On March 26th, Christine Whitehead spoke at the Home Builders Federation (HBF) Policy Conference 2019. Her presentation, entitled ‘Confronting the housing crisis’, was the first in what is to become an annual series of memorial presentations honouring the life of the late John Stewart, HBF’s former Director on Economic Affairs. The conference brought together different industry stakeholders to discuss key issues around planning, modern methods of construction, the current and future housing market and diversity. Details of the event, photos, and the event’s presentations can all be found here on the HBF’s website. Other presenters included Stewart Baseley, Mark Farmer, John Tonkiss, Andrew Whitaker, and Lucian Cook. There was a short video about the problems of mental health in construction and how organisations can help their – and the presentation of a large cheque to the Industry charity the Lighthouse Club.
Christine’s presentation focused on three key themes that John Stewart had cared about, namely: (i) Help to Buy, (ii) Large and small sites, and (iii) planning contributions and levies. Click here to download the PPT presentation.
On Help to Buy Christine noted that despite the media antipathy towards Help to Buy, the product has been doing what it was designed to do. Evaluations of Help to Buy show that additionality has been significant not just in economic terms but also in the confidence it gives to purchasers. But as noted by the Secretary of State later in the day, concerns over developer profitability, leaseholds, and standards are also very real.
With regards to the size of sites, Christine remembered John being one of the first people to recognise that local authorities often found it easier to concentrate on a small number of larger sites – especially if they were some distance from local voters. Yet diversity in scale is important not only because it provides a wider range of options for purchasers but also because they provide opportunities for small and medium-sized builders to grow.
Christine then talked about planning contributions and levies and particularly the strong government push towards CIL rather than Section 106. (Click here to read some of our previous work on S106 and CIL). She highlighted the importance of S106 in enabling negotiations between developers and local authorities which take account of the specificity of larger building sites. From the government’s point of view CIL is seen as both more certain and better because it covers all types of development. Yet in reality there have been many changes in rates and no-one knows when – or even if – the promised infrastructure will be forthcoming. She also noted some of the drawbacks of both approaches which require significant LA capacity to implement, reinforce regional disparities and only tax new developments despite the benefits of infrastructure and development being shared by existing owners.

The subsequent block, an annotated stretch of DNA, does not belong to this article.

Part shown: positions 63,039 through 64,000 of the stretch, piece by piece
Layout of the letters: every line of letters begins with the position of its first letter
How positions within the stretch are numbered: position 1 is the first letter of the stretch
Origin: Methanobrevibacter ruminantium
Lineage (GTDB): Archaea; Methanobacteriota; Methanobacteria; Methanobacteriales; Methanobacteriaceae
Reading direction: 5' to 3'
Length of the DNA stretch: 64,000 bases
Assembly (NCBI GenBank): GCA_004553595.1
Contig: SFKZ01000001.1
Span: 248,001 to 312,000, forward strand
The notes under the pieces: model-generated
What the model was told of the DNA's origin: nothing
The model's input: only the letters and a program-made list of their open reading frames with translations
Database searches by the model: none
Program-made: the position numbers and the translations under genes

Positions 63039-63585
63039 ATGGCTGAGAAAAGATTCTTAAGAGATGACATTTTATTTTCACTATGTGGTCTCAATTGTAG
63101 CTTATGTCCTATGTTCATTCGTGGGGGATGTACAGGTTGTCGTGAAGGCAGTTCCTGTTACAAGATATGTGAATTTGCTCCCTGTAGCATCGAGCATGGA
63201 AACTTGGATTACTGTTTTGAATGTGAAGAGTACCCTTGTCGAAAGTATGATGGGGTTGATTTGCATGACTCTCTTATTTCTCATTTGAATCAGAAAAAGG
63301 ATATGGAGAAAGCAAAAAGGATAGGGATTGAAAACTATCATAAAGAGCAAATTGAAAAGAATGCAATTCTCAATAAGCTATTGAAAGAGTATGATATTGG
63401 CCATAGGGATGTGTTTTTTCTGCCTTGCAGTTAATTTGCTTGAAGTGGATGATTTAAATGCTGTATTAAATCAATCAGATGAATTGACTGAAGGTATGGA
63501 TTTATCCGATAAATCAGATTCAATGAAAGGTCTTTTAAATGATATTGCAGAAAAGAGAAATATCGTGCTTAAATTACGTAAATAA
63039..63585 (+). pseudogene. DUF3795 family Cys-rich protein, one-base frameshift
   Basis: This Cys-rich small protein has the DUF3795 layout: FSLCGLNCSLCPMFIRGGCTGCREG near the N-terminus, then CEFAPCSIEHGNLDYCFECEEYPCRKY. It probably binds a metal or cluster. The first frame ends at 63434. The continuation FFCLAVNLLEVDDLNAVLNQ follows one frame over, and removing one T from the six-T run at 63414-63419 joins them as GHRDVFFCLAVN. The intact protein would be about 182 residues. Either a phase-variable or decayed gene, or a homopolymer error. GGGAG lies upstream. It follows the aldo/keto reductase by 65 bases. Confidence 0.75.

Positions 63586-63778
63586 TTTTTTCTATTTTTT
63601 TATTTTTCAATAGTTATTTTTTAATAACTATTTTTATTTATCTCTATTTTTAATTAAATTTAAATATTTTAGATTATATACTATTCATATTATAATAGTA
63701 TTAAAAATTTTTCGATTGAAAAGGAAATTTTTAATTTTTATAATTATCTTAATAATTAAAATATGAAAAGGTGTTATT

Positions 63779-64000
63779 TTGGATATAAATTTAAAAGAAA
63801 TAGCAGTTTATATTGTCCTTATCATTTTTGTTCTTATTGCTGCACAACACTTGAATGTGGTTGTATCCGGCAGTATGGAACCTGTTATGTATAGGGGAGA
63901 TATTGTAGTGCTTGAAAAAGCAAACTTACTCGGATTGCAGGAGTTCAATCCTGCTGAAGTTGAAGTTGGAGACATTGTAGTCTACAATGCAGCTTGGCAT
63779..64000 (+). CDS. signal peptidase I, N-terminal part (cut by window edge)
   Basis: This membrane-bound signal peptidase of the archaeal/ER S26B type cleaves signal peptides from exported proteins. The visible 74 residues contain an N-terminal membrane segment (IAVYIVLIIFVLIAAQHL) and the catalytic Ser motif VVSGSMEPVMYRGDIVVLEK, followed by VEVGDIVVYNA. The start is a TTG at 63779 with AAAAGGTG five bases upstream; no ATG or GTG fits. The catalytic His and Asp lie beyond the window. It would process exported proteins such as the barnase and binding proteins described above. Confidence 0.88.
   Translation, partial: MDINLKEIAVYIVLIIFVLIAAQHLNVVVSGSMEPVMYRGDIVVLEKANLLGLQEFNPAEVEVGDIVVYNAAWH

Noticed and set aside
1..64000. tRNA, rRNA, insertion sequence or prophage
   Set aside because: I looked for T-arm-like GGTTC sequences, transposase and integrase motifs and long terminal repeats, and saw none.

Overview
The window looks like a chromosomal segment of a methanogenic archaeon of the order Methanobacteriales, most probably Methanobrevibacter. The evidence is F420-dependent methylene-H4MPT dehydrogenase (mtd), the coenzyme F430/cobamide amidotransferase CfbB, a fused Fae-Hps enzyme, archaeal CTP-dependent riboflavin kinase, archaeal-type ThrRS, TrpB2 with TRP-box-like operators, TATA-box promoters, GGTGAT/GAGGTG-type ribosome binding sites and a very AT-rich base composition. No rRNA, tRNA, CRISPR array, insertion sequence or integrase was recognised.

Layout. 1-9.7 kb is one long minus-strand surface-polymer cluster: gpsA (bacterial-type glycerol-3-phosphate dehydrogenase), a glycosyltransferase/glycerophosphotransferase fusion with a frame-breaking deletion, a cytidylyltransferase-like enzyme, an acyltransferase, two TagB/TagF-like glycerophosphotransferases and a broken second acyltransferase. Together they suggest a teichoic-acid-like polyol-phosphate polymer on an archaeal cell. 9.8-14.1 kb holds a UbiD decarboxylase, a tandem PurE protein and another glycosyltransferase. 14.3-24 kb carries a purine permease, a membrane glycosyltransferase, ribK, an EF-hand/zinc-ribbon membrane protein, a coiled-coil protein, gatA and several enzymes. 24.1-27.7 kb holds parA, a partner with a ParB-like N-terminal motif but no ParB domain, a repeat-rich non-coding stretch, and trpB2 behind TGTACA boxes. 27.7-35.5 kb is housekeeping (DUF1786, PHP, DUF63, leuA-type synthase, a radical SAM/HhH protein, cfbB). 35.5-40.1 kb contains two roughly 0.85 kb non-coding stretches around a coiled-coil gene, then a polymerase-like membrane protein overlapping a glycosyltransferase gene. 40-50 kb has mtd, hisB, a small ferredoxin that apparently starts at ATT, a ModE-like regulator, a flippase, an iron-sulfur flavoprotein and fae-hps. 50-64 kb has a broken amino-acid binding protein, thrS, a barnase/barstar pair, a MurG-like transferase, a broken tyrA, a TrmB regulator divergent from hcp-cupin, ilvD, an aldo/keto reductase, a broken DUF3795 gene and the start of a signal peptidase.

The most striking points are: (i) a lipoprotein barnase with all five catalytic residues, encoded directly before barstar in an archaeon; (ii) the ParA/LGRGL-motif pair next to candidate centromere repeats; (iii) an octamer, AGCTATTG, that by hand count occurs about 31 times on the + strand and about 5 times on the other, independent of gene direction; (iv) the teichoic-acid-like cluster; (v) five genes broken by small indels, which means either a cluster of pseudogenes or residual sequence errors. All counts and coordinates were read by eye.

Looking more generally Christine argued that the government’s aspirations, and those of the GLA, to deliver massive increases in housing numbers lack realism because of lack of demand backed by finance or subsidy. (Click here to read our commentary that speaks specifically to these issues within the GLA in the context of the London Plan’s examination in public.) She underscored the contradiction of emphasising delivery within a market led system which makes it extremely difficult to generate the necessary step change in output levels without structural changes with respect to both industry competence and the availability of subsidy. Modern methods of construction provide one possibility but there are issues especially with up-front costs and lack of capacity (click here to read our interview with Victoria Pinoncely, co-author of Centre for London’s report on modern methods of construction). Returning to John Stewart’s insightful contributions, Christine concluded by quoting from the book he published in 2002 ‘Building a Crisis’, where he said: ‘current house building trends will produce 1.5 million fewer dwellings than are likely be needed over the next 20 years…’ and noting ‘He was so right then and would be even more correct now!’